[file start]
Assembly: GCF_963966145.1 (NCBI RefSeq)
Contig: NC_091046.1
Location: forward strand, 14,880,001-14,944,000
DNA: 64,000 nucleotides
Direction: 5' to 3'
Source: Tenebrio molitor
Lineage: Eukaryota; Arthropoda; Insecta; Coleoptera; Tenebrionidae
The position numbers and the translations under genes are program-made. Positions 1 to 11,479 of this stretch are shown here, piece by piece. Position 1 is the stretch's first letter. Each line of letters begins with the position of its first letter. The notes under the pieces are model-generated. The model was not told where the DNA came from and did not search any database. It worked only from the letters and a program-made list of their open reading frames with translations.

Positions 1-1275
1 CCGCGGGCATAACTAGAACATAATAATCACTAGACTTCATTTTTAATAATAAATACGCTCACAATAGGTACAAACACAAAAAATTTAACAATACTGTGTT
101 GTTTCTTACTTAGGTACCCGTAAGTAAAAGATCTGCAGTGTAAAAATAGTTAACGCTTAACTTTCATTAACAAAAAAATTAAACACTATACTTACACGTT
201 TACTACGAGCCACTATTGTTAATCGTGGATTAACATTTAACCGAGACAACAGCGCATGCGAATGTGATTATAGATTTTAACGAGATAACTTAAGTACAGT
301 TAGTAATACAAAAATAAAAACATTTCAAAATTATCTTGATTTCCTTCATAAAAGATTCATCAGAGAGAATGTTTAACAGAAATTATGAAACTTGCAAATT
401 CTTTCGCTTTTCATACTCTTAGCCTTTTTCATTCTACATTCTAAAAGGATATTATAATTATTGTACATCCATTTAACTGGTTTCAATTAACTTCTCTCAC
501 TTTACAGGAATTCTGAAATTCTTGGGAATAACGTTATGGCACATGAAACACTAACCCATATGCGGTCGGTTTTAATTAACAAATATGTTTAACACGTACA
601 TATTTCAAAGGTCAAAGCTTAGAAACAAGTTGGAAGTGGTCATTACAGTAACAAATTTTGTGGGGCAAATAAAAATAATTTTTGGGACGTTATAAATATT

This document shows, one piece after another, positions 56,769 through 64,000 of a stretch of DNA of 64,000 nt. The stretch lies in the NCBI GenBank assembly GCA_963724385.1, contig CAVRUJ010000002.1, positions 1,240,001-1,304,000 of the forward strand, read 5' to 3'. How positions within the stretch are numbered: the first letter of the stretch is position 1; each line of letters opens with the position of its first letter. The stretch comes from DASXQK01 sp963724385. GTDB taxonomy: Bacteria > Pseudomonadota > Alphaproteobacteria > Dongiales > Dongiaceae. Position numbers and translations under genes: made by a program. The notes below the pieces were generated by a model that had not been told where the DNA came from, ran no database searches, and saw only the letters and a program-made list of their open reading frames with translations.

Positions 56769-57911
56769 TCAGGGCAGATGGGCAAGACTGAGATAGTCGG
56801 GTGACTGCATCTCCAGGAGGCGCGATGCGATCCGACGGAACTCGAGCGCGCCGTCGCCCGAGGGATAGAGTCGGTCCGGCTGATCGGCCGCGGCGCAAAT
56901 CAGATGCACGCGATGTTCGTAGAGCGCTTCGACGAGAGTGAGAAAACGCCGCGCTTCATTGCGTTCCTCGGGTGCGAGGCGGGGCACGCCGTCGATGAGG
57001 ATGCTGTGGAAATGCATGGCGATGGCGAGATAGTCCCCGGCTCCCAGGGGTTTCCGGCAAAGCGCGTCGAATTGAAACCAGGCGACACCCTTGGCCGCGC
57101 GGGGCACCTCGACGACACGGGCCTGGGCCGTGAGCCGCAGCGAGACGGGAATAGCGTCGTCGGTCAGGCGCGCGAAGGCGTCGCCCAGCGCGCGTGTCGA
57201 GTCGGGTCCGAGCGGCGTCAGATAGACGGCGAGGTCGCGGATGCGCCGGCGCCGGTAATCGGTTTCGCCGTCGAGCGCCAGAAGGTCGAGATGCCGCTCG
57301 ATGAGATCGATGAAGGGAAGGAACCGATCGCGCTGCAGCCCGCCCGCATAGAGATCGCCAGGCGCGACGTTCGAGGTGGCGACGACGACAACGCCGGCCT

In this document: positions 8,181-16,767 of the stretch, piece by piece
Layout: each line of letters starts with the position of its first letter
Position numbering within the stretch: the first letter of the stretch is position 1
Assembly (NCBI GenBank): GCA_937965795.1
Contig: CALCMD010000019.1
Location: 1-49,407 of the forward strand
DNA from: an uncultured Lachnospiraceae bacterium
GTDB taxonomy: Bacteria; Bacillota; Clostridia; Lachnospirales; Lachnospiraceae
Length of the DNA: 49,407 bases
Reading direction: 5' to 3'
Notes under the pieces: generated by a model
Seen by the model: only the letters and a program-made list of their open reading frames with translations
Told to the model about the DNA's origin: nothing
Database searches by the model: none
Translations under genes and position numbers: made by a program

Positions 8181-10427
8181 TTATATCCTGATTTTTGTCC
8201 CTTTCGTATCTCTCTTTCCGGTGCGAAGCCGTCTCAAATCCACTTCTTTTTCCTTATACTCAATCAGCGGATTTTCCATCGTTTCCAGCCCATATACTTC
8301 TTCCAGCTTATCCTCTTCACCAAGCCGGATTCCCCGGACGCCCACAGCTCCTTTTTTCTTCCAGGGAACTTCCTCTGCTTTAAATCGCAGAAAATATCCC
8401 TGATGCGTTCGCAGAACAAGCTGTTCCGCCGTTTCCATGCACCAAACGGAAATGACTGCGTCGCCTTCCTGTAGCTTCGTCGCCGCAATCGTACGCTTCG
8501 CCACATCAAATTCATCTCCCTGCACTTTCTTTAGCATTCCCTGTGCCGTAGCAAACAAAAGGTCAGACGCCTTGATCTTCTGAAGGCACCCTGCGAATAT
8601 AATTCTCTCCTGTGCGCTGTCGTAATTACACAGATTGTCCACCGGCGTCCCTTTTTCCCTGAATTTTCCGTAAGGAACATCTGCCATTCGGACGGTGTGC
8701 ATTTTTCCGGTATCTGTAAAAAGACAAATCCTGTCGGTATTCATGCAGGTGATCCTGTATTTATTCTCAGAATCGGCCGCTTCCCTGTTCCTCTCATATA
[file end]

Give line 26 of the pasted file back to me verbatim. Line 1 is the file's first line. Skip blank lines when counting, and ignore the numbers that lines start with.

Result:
In this document: positions 8,181-16,767 of the stretch, piece by piece